The garden of France

by MAURICE LEE [email protected]

Maurice Lee has lived in the Algarve for five years but has been visiting for 20 years. He is a retired Cellar Master and is part of a local wine society. He is often invited to be a guest speaker to discuss wines and regularly holds tastings.

If you ever drove down to the Algarve from Calais, you will most likely have crossed the River Loire somewhere along the way.

If you missed it by going through Burgundy, then the next time you drive down make sure you take in the Loire Valley (Val de Loire).

The River Loire is the longest river in France and vineyards are planted on its banks for almost two-thirds of the 650 miles. With the exception of a few well-known wines, Val de Loire is not the best known French wine region, which is a shame. The most popular wines to be found here are Muscadet, Anjou, Saumur, Vouvray, Sancerre and Pouilly Fume.

Muscadet is a district near the mouth of the river where all wine bearing that name has to be made. It also has to be 100 per cent Muscadet grape.

The basic Muscadet can be made anywhere in the district. Then there is Muscadet Sèvre et Maine. The grapes for this wine have to be grown between two rivers, the Sèvre and the Maine, which join the River Loire near Nantes.

The third Muscadet is Muscadet Sèvre et Maine Sur Lie. After fermentation has finished, the wine is left on the ‘lees’ (Sur Lie). The ‘lees’ are the dead yeasts left in the barrel and, as the wine is not transferred to a clean cask (racking), it matures on the ‘lees’. However, it has to be bottled, unfiltered before the following Easter. If Easter is very early, then it may be left until the end of April. This is probably the best Muscadet and will be a little dearer than the others, so it is very important that you read the label.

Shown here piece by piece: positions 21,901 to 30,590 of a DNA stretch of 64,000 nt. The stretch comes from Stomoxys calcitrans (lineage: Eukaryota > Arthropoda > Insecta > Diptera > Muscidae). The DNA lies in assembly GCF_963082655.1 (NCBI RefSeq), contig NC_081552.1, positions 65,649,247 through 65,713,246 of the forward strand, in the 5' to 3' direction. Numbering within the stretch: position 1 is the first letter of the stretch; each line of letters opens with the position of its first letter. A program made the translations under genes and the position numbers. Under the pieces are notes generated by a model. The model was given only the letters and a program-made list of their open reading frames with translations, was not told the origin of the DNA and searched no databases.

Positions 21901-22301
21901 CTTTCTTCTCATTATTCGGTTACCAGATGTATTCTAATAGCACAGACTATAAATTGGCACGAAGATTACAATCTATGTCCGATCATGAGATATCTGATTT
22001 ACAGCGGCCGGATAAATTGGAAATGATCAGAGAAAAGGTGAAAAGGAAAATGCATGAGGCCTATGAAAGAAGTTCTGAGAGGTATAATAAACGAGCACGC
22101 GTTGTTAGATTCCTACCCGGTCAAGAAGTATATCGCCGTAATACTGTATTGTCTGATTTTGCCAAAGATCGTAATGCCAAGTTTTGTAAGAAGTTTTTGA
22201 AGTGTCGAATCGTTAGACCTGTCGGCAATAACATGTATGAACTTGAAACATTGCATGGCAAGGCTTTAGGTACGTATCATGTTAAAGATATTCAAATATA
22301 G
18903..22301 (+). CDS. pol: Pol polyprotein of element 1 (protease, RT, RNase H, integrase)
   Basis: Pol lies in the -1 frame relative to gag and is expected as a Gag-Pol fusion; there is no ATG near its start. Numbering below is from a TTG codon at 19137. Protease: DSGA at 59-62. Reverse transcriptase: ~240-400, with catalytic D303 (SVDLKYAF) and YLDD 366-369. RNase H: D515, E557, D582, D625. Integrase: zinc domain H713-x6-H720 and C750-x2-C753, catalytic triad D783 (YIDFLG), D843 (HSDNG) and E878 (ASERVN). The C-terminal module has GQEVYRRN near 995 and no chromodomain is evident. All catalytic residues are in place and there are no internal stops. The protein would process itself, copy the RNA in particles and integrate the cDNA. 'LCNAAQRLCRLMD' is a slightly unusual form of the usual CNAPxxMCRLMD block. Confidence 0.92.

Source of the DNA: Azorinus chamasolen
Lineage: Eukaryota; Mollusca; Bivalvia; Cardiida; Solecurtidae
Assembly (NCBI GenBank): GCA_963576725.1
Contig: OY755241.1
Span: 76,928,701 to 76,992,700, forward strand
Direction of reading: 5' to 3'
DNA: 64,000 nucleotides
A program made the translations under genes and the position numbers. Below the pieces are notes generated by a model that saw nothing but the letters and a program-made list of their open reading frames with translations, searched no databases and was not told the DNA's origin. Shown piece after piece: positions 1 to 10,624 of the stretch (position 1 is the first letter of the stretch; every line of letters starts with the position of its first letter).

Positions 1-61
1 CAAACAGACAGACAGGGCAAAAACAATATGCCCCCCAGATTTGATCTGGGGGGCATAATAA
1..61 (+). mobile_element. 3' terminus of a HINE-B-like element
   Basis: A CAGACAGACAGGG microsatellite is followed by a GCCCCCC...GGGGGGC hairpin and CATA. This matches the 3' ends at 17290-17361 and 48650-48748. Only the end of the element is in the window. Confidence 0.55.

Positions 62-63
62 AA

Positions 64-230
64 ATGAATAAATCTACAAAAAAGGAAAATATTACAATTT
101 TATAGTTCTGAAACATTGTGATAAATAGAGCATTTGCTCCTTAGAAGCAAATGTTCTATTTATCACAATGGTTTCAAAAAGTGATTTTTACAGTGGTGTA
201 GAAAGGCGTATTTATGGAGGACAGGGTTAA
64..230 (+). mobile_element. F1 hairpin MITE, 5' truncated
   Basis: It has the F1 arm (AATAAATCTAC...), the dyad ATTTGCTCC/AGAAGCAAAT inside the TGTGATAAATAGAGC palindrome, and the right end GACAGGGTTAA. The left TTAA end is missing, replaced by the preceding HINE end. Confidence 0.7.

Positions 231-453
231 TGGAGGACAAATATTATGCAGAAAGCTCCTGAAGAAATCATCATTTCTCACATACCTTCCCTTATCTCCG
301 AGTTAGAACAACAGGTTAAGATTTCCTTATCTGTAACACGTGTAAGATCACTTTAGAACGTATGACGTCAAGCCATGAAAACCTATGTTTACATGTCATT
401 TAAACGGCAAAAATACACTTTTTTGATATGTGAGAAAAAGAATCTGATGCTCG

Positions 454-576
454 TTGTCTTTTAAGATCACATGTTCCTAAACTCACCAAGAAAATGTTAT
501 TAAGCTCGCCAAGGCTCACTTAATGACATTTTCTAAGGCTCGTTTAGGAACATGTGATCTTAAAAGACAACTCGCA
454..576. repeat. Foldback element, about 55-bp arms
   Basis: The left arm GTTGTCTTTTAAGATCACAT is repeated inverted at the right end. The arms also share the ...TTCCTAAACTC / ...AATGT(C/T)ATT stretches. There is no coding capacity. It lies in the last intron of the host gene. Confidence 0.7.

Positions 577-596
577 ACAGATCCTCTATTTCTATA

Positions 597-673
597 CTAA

Moving upstream, Anjou, famous for Rosé D’Anjou, is the next wine district we get to. It’s a basic Rosé but if you really enjoy those lighter wines then go for Cabernet D’Anjou. The custom is to make their white wines from the Chenin Blanc grape although Chardonnay and Sauvignon Blanc may now be added.

As you continue east, Saumur, renowned for its sparkling wines, is well worth stopping at. ‘Still’ whites, reds and Rosés are also produced here, and Cabernet Franc, Cabernet Sauvignon fans will feel at home. While in Saumur, try their Saumur-Champigny, possibly one of the best reds from Loire.

Just east of Tours are the vineyards of Vouvray where the two main white grapes are Chenin Blanc and Arbois. Grapes for their reds are usually Cabernet Franc (Breton) and Malbec (Cot). Styles of white wines are Sweet, Dry/Semi Dry. Take care when buying the whites as not all producers mention the level of sweetness. If the bottle is clear glass, you can see whether the colour of the wine is golden or pale straw. Golden will be sweet(ish). Sparkling wine will be dry and semi-sparkling dry/sweet. These are usually in green glass bottles.

At Orléans, the river turns south where you will find probably the two most famous wines produced in the Loire Valley. They are Sancerre and Pouilly Fumé. The whites are 100 per cent Sauvignon Blanc grape and, when drinking either of these wines, you get the true flavour of the grape.

Don’t confuse Pouilly Fumé with Pouilly Fuissé from Burgundy and made from the Chardonnay grape. They are very different wines.

There are many more wines produced in the Loire Valley but they may not be easily found in the Algarve.

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